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Objectives  The aim of this study was to determine whether there was an association between any lifetime experiences of emotional, physical and/or sexual abuse and perceived abuse in the health care system. Furthermore, we wanted to ascertain if adult victims of perceived abuse in the health care system reported exposure to childhood emotional, physical and/or sexual abuse more often than non-victims did.

Design  A cross sectional questionnaire study. The first hypothesis was tested in the total sample, and the second hypothesis in a case–control analysis. The cases were those women who reported perceived experiences of abuse in the health care system as adults. Exposure was defined as experience of emotional, physical and/or sexual abuse in childhood.

Settings  Three Swedish gynaecological clinics.

Sample  A total of 2439 gynaecology patients (response rate 81%).

Methods  Postal questionnaire.

Main outcome measure  Associations between experiences of emotional, physical and/or sexual abuse, and perceived abuse in the health care system; all operationalised in The NorVold Abuse Questionnaire (NorAQ).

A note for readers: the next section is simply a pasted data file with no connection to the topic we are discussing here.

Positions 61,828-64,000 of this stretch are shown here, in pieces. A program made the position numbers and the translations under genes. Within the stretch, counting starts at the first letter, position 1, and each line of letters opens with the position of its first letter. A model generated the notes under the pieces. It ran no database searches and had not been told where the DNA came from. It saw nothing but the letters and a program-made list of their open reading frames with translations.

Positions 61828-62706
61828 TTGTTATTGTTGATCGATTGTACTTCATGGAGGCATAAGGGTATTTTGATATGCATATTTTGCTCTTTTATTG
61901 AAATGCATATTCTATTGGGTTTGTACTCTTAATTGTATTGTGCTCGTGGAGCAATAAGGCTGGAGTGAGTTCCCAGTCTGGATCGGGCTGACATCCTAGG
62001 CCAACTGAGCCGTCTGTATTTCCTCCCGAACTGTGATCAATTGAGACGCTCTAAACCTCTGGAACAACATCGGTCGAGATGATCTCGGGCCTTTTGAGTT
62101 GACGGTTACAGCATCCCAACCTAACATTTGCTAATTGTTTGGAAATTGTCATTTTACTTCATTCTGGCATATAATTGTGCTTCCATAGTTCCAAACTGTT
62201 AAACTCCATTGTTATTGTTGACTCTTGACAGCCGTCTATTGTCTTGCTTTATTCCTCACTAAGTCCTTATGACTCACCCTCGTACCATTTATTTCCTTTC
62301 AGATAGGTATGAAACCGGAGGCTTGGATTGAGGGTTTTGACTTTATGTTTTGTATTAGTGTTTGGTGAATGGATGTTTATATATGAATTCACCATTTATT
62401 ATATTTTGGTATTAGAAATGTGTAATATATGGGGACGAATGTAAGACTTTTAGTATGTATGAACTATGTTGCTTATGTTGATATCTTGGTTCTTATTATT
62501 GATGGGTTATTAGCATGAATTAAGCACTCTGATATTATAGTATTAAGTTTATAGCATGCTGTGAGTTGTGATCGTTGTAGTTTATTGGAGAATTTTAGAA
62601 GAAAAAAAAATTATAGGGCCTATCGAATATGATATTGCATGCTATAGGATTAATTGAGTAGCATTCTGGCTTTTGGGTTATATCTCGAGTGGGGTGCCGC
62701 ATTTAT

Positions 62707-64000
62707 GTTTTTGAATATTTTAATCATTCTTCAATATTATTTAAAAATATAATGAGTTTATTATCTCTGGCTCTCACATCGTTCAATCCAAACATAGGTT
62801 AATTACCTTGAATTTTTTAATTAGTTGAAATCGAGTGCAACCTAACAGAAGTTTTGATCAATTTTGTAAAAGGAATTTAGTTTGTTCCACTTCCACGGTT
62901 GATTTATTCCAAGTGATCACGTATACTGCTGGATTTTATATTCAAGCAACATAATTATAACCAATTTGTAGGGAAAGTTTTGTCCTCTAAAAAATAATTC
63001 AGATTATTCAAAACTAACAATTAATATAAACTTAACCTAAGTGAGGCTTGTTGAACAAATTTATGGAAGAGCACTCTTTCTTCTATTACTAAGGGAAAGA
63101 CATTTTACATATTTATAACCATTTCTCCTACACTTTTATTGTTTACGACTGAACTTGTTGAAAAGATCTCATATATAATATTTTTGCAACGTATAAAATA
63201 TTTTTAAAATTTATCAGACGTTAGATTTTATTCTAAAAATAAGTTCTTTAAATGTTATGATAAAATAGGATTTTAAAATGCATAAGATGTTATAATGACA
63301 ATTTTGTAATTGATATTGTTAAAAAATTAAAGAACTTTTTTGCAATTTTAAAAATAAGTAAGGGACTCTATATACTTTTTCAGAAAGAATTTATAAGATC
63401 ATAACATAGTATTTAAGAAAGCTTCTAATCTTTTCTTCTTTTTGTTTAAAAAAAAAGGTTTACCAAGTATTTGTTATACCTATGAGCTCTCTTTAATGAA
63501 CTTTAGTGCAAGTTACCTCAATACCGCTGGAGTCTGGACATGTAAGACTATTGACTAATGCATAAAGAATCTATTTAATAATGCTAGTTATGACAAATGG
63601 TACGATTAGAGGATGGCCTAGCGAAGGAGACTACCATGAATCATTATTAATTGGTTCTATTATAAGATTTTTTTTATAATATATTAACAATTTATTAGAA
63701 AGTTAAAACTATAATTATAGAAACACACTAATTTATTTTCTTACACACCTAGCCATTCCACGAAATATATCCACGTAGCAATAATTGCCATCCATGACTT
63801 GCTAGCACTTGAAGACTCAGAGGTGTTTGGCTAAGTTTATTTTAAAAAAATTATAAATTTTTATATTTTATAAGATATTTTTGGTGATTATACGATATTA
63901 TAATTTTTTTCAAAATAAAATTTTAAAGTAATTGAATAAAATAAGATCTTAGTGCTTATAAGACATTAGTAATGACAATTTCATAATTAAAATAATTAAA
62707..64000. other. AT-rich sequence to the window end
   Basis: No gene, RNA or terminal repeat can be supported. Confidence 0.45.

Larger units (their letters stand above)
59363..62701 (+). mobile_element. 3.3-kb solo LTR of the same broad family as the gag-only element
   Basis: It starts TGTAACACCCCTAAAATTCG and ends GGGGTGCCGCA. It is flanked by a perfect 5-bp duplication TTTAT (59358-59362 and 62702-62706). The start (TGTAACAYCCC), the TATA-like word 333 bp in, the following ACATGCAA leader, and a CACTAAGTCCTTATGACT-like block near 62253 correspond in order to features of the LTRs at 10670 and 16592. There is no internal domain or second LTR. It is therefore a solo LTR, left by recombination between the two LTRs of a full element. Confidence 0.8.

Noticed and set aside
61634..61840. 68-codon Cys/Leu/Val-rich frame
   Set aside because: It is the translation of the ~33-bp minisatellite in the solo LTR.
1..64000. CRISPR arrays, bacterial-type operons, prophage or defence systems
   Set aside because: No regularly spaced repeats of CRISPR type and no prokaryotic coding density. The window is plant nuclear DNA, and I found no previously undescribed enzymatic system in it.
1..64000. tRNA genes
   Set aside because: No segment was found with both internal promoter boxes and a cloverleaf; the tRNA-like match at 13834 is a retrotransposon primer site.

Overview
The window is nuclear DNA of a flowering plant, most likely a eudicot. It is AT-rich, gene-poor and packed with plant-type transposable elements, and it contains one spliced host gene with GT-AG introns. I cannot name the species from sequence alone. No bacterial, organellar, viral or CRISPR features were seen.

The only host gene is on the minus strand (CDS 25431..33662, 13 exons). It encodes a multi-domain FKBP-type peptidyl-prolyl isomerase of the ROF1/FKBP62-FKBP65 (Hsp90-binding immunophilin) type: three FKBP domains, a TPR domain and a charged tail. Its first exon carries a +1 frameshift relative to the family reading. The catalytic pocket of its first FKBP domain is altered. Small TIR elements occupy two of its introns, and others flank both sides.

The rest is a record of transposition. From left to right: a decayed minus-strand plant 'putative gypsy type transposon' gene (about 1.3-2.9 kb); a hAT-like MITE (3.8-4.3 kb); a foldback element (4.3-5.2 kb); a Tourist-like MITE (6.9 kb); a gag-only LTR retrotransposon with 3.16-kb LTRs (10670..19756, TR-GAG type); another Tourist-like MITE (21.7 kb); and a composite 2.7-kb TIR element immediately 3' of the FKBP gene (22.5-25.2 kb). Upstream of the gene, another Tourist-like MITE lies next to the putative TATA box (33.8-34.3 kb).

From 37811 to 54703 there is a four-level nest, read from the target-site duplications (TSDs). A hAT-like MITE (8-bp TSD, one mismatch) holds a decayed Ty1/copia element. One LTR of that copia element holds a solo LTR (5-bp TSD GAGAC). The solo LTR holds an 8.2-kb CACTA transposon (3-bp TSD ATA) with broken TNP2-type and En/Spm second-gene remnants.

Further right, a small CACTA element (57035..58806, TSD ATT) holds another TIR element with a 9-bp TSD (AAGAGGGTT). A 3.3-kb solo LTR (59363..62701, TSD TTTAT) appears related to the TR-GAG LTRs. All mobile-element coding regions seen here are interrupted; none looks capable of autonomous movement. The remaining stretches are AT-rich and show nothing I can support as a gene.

Results  A general association was found between lifetime experiences of emotional, physical and/or sexual abuse and perceived abuse in the health care system. Adult victims of abuse in the health care system reported experiences of emotional, physical and/or sexual abuse in childhood more often than non-victims did. These findings also held after adjustment for age and educational level.

Conclusions  We found associations between experiences of any lifetime abuse and perceived abuse in the health care system. Adult victimisation in the health care system was associated with childhood exposure to emotional, physical and/or sexual abuse. These associations call for attention and need to be further investigated.